Dennis Prager discusses some good news from north of the border.
(NBC) MONTREAL — A center-right party that was founded just seven years ago and vows to curb immigration won Monday’s election in Quebec.
The result ends a half a century of rule split between the federalist Liberals and the Parti Quebecois, which wants the predominantly French-speaking province to leave Canada and came close to achieving that in a 1995 referendum.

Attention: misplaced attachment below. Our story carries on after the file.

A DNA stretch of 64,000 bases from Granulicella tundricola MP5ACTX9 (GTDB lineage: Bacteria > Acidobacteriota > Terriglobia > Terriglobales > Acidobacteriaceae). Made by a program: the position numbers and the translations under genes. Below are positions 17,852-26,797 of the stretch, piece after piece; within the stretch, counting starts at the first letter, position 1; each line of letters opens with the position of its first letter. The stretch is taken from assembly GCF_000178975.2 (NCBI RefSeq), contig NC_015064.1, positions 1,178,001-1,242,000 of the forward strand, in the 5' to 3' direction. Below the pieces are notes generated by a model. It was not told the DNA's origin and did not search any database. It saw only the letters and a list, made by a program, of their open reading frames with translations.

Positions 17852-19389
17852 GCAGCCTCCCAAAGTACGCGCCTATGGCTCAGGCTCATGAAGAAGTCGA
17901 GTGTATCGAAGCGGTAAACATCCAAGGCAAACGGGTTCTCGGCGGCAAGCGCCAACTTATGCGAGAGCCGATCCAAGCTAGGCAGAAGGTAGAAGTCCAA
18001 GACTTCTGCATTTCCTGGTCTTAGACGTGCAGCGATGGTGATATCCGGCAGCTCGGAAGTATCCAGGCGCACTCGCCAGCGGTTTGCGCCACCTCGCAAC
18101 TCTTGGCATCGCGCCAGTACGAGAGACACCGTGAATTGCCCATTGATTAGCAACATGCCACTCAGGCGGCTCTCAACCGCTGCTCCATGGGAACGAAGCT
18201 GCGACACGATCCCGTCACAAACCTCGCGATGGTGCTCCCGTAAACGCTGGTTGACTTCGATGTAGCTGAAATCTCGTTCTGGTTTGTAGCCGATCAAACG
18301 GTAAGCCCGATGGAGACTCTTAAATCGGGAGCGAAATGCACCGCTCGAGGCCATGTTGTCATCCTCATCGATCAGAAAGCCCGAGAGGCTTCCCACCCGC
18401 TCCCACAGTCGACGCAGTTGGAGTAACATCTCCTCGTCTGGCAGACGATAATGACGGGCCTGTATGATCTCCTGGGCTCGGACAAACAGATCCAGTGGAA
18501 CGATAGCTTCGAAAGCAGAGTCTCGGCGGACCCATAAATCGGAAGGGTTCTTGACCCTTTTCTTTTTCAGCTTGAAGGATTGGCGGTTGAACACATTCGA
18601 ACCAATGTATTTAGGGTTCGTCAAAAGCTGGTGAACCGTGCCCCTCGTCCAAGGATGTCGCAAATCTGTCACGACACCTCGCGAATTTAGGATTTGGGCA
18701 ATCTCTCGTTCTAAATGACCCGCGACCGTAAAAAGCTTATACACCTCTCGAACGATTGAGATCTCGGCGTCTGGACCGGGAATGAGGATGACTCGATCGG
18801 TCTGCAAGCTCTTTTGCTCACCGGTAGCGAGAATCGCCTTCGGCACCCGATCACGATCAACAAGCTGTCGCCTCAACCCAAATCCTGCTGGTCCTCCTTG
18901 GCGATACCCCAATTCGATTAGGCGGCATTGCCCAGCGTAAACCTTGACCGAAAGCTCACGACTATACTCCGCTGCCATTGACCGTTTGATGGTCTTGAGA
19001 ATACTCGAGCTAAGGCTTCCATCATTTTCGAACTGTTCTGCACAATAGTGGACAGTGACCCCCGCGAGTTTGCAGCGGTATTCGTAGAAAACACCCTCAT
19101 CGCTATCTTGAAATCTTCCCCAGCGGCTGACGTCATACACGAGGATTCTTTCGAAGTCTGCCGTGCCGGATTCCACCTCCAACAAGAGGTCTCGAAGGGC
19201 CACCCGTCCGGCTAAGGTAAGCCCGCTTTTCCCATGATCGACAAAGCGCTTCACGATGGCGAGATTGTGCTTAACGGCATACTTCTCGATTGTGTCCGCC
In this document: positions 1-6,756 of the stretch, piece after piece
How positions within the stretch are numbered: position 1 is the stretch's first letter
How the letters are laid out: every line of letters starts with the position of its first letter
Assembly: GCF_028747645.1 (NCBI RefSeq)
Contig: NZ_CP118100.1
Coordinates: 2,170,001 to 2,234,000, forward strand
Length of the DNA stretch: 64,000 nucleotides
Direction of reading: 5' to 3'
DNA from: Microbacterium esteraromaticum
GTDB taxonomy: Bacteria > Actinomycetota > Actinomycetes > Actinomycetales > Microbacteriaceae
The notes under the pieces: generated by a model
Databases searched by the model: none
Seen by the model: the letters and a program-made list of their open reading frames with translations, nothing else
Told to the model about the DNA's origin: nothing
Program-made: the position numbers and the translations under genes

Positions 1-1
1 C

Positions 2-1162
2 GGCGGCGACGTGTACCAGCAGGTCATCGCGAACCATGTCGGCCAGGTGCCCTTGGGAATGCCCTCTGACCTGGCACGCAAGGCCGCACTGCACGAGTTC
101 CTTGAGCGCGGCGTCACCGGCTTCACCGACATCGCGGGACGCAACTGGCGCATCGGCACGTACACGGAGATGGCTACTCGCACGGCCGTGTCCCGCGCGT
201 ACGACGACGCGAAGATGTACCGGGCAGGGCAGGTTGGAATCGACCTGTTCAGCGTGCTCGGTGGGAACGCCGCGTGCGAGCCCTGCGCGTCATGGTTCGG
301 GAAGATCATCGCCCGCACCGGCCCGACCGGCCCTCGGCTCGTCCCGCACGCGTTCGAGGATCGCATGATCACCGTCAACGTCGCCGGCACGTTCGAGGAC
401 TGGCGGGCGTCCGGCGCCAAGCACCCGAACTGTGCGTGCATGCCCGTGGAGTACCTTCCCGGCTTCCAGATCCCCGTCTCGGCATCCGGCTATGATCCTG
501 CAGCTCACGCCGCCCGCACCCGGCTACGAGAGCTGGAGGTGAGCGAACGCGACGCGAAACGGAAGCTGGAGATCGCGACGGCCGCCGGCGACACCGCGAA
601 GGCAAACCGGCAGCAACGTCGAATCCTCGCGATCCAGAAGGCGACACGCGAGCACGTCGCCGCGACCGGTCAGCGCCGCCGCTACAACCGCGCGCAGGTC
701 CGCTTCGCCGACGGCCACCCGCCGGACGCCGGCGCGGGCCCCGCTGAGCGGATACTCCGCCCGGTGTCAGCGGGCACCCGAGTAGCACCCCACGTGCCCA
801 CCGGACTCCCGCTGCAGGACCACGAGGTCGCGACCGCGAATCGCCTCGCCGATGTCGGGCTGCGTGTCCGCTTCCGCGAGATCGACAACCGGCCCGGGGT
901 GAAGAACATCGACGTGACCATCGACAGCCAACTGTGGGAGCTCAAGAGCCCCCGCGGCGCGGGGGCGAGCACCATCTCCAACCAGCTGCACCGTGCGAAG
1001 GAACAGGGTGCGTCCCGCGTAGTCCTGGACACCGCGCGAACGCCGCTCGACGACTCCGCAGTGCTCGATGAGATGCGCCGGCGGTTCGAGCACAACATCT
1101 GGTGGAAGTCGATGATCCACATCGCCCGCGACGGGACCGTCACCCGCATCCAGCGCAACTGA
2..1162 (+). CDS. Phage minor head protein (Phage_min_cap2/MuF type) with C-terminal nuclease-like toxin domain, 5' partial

The triumphant Coalition Avenir Quebec (CAQ) won 74 of the province’s 125 seats. The Liberals, which had held power for 13 out of the last 15 years, got just 32.
CAQ leader François Legault, who co-founded budget airline Air Transat before entering politics, campaigned on a plan to take in 10,000 fewer immigrants a year and to expel new residents who fail tests on French and Quebec values within three years….